Boris Johnson’s long farewell as Prime Minister will end in eight weeks, senior Tory figures have told Sky News.

Members of the powerful 1922 executive committee, which will set the timetable for leadership elections, want his successor in Downing Street on September 5.

“We expect a new prime minister to be chosen in time for the September session,” a senior Conservative MP familiar with the process told Sky News.

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The House of Commons is due to go into summer recess in just under two weeks on July 21, with MPs returning to Westminster for three weeks on September 5, ahead of the autumn party conferences.

The 1922 Committee, led by veteran Tory MP Sir Graham Brady, is set to reject former prime minister Sir John Major’s call for Mr. Johnson be removed now, involving the caretaker prime minister.

But the executive members of the 22 – known in Westminster folklore as “the men in the gray suits” – oppose Mr Johnson’s wish to stay in his post until the Tory conference in early October.

“It is expected that we will have two candidates before the holidays,” added the high-ranking deputy. “So Boris Johnson only has two PMQs (Prime Minister’s Questions).”

The two sessions, which are likely to see a defiant Mr Johnson come out to fight opposition MPs and his enemies on the Tory benches, take place next Wednesday, July 13, and a week later on July 20.

The proposed schedule means Mr Johnson may also have attended his last international meetings with world leaders when he attended the Commonwealth, G7 and NATO summits late last month.

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Asked whether Johnson would attend the United Nations General Assembly in New York, which opens on Tuesday, September 13, the prime minister’s official spokesman said: “That depends on the 1922 Committee.”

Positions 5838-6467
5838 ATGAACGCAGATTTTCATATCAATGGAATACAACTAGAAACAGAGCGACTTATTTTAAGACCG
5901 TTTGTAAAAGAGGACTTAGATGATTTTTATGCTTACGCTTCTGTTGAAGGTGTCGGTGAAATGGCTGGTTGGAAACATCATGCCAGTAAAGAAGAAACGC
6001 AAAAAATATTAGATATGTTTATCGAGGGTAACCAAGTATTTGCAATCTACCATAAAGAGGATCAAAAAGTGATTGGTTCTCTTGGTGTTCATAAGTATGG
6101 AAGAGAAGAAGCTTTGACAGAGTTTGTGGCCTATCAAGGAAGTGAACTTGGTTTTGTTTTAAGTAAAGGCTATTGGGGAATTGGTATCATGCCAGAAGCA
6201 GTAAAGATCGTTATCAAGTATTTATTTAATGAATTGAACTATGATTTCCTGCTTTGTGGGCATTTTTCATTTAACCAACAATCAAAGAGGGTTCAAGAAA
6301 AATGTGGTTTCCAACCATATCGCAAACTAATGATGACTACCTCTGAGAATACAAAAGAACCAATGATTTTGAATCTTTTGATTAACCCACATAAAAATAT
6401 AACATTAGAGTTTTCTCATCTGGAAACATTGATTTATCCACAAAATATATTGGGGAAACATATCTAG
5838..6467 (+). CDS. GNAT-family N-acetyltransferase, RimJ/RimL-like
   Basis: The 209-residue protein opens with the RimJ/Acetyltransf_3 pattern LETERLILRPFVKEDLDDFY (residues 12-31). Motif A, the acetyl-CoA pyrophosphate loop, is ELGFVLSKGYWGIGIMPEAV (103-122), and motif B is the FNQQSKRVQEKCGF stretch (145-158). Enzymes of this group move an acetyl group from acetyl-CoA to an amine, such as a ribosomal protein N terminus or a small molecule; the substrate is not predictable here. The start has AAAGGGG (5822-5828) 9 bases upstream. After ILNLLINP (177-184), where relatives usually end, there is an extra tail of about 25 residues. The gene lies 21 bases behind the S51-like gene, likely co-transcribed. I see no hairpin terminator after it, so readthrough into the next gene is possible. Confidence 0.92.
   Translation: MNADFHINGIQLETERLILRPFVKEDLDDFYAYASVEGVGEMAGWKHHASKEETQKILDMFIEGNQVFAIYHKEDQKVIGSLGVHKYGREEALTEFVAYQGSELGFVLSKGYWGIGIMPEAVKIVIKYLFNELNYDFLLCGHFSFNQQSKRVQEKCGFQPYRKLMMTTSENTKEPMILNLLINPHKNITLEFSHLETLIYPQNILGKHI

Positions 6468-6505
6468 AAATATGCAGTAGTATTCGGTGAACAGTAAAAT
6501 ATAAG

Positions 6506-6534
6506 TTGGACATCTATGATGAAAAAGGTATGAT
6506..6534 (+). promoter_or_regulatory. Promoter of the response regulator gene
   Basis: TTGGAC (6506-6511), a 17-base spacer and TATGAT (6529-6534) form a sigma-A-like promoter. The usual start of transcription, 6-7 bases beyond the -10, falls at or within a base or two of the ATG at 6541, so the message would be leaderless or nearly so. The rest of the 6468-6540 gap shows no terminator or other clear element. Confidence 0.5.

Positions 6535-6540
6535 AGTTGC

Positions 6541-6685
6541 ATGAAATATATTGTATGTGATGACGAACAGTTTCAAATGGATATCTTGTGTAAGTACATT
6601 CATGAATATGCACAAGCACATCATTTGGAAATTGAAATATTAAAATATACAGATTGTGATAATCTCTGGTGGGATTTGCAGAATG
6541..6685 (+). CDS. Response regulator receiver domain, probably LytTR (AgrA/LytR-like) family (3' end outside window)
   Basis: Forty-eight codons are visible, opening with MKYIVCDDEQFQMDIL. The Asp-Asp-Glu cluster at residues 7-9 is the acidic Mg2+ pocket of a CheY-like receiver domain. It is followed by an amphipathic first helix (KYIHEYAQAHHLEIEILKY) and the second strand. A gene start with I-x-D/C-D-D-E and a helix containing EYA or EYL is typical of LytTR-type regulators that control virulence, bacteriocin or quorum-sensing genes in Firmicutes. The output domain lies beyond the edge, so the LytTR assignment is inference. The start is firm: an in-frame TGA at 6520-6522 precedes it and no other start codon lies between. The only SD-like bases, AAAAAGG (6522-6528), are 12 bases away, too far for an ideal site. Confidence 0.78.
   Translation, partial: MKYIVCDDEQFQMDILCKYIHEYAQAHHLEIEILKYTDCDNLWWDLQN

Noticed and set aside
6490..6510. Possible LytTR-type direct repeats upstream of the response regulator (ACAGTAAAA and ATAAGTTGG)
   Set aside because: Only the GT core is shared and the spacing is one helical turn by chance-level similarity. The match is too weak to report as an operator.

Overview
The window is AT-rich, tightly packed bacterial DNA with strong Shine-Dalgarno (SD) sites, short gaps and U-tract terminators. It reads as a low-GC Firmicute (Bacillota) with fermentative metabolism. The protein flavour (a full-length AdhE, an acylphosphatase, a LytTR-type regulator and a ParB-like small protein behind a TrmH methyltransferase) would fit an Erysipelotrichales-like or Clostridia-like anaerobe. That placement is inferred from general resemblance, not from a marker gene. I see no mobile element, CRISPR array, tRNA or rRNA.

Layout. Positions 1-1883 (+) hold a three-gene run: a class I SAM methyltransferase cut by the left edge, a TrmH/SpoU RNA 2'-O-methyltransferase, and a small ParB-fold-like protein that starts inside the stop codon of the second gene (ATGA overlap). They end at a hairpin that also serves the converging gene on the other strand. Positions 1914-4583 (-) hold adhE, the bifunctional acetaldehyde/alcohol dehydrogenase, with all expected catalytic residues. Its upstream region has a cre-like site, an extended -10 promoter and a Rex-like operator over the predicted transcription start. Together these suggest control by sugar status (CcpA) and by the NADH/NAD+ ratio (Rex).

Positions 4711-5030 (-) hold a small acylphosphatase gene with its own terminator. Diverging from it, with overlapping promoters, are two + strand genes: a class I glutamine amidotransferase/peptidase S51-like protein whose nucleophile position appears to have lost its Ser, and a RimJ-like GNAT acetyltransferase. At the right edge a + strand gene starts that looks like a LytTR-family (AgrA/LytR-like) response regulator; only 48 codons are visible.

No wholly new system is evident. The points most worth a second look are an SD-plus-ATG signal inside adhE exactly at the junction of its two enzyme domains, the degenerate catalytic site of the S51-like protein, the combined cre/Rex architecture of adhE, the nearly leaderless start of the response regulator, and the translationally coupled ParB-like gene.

It also emerged that a wedding party at Checkers over the summer, planned by Mr Johnson and wife Kerry, which critics claimed was one of the reasons he wanted to hang on to power, will now take place elsewhere.

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The rise and fall of Boris Johnson

Tory MPs will elect a new 1922 Committee executive on Monday, but the current executive met just hours after Mr Johnson’s Downing Street resignation announcement and no change in current thinking is expected.

The timetable for the leadership election will be announced after Monday’s executive election, with nominations likely to open on Tuesday, with early rounds of parliamentary voting expected later next week.

According to the rules, the last-placed candidate is eliminated after each round of parliamentary voting until only two remain and the party’s 100,000 members elect a new leader and the country’s next prime minister.

The nomination change is intended to “exclude non-jumps”

However, there is some concern among high-ranking MPs about the number of candidates who say they can take part in the competition.

Some deputies believe that there may be 10 or even 12 candidates.

Apart from established frontrunners such as Ben Wallace, Liz Truss, Tom Tugendhat, Suella Braverman, Rishi Sunak, Nadhim Zahavi and possibly Sajid Javid and Grant Shapps, some unknown backbenchers have suggested they could run.

While senior backbencher and leading Brexiteer Steve Baker is a household name, relatively unknown MPs John Baron and Rehman Chishti have suggested they could run, to the dismay of MPs who want a quick contest.

One of the key decisions for the next chapter of 1922 will be the number of nominations needed to get on the ballot.

It currently stands at eight, but some Tory MPs want it raised to 20 to exclude those who do not keep up.

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